Keren Cytter (b. 1977), the Israeli-born artist, currently lives and creates in the US. She works in a wide variety of arts: film, video installations, experimental performances, drawing, photography, and poetry. In spring 2018, one of Cytter’s mixed media projects Killing Time Machine was presented at the Vartai gallery in Vilnius. It invited viewers to become immersed in the relentless tension between fiction and reality, a tension which shows the extremely fluid line that divides them.Uždaryti
Cytter’s drawing Skull(2009) appears to contain no rebuses or secrets: all you see is an exact representation of a human skull. However, the format of the artwork and the soft reddish colour create additional meanings. The square-shaped 1.5x1.5 metre drawing magnifies the motif of the skull and essentially changes its perception. Just like in the collections of drawings used in archaeology, anthropology or even anatomy, the skull is more than just a bone. Rather it is a symbolic and mythical figure. Its carmine red colour bestows the drawing with a sense of carnality, blood-like vitality and maybe even refers to the world of pop culture where the colour light red is associated with casualness, infantile scenic gloss, and flirtatious and ostensibly childish femininity.
When introducing Cytter’s artwork, it is often emphasised that the artist creates small cracks in the ever-changing, but still rather sustainable structures of creative practices and forms of communication. Her Skull can also be looked at from this kind of perspective. And even more so when we consider that the human skull is one of the eternal symbols which has existed down through the ages in all cultures of the world. The skull is the last bone of the skeleton to decompose, therefore, the skulls found in the old graves are ample sources of information. Hence the mystical belief that the brain ‘box’, the container of our consciousness, is also a symbol of power and force, and an embodiment of secret powers.
The first spontaneous association invoked by the drawing is that of death or a reminder of the transient nature of the human being. According to historian Vitalijus Michailovskis, over time the skull became a symbol that was probably most closely related to the experience of death. Its image has always been intertwined with religious motifs, it became entrenched in the old visual arts and is even found widely in the modern-day world, starting with warning signs on containers with poisonous materials and continuing through to fashionable jewellery adorned with the image of a skull. From the current point of view, having gone through numerous transformations and survived the nebulous times of heathen rituals, the symbol of the skull found its place in Christian iconography and finally even in mass culture, where it is often used not only in the form of jewellery, but also in the form of tattoos, attributes for rock music fans and even as a decoration on everyday clothes. Still, disconcerting elements characteristic of Cytter’s drawing, such as its unnatural size and the unusual colour tell on its interpretation. The big painting resembles an intimidating battle flag. Many nations used the image of a skull in their military tradition as a symbol of the unity of war and death on a battle field associated with fanatically heated fights and fearlessness.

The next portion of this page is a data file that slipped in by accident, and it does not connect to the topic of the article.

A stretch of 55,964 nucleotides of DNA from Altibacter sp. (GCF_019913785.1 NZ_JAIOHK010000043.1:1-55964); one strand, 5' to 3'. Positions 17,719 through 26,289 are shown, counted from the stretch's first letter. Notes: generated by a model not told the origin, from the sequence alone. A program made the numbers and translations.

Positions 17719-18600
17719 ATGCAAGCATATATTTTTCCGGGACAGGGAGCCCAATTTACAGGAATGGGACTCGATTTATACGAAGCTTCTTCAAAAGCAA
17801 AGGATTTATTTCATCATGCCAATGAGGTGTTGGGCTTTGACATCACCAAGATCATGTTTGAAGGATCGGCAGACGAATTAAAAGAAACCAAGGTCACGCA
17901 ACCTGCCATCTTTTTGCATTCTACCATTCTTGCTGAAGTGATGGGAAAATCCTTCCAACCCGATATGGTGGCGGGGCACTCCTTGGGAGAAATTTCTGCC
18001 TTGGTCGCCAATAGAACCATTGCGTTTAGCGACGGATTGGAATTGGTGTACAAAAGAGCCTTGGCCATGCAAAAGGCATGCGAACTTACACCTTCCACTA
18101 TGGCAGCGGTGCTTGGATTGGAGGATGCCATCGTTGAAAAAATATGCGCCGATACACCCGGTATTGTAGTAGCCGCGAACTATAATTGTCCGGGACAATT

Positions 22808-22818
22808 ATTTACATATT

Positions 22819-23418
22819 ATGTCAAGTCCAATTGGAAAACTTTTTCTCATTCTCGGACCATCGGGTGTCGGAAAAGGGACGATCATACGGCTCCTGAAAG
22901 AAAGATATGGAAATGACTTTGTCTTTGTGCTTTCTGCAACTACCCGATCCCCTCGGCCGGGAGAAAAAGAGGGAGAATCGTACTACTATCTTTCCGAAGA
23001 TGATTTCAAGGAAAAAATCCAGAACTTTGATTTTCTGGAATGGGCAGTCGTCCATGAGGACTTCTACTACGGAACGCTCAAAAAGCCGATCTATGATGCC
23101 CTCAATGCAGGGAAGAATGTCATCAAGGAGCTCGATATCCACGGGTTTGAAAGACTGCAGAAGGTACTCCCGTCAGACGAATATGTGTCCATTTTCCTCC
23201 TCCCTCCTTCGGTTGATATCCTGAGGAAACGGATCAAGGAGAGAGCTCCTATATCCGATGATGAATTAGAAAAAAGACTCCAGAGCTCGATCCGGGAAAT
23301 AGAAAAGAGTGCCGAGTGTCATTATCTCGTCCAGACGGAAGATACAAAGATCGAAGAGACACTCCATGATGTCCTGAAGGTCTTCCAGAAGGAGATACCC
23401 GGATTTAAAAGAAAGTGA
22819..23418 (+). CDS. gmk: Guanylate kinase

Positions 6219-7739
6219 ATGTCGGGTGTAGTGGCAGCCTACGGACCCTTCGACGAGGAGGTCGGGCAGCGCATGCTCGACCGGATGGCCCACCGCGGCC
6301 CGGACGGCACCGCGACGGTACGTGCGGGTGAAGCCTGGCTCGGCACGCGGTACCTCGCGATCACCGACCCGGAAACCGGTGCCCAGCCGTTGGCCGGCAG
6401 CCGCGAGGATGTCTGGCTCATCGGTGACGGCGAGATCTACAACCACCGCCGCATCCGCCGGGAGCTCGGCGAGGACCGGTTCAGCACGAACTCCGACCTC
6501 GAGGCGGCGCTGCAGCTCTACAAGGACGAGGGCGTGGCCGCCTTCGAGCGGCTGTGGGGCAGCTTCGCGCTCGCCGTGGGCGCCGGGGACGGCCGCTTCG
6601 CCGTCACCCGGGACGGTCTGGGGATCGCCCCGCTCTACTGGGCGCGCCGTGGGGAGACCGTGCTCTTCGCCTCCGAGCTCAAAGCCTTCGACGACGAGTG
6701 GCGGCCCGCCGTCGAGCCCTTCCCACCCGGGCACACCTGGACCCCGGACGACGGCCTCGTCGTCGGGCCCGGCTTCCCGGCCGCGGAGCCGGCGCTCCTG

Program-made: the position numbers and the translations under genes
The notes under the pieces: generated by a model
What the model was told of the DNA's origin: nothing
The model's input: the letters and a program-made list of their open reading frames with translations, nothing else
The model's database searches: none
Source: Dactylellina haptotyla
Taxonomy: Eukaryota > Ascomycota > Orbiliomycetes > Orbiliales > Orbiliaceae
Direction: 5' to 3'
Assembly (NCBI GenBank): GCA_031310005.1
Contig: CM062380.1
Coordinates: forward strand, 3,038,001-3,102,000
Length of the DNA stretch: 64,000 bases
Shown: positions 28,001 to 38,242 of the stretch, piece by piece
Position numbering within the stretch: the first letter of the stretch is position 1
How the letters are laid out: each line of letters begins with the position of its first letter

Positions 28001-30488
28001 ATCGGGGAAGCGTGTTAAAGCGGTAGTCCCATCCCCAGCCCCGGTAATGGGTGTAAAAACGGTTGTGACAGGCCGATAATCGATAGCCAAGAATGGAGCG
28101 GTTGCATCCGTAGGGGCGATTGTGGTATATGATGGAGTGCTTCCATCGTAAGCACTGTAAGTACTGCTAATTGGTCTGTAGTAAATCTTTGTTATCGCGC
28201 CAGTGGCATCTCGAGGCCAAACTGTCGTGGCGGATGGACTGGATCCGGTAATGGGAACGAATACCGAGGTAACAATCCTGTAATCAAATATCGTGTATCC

On the other hand, though, when analysing the meaning of Cytter’s Skull, you may also be reminded of a number of other well-known examples of modern art, such as the diamond-encrusted skull by Damien Hirst, which can just as well be perceived as an insolent flirtation with death or as opposition to the respectful portrayal of the skull in Christianity. The skull in the drawing by Cytter does not look stern, nor does it look in any way intimidating nor is it an invitation to embark on a journey to the beyond, but rather it is full of bizarre grandeur, life and ambiguity.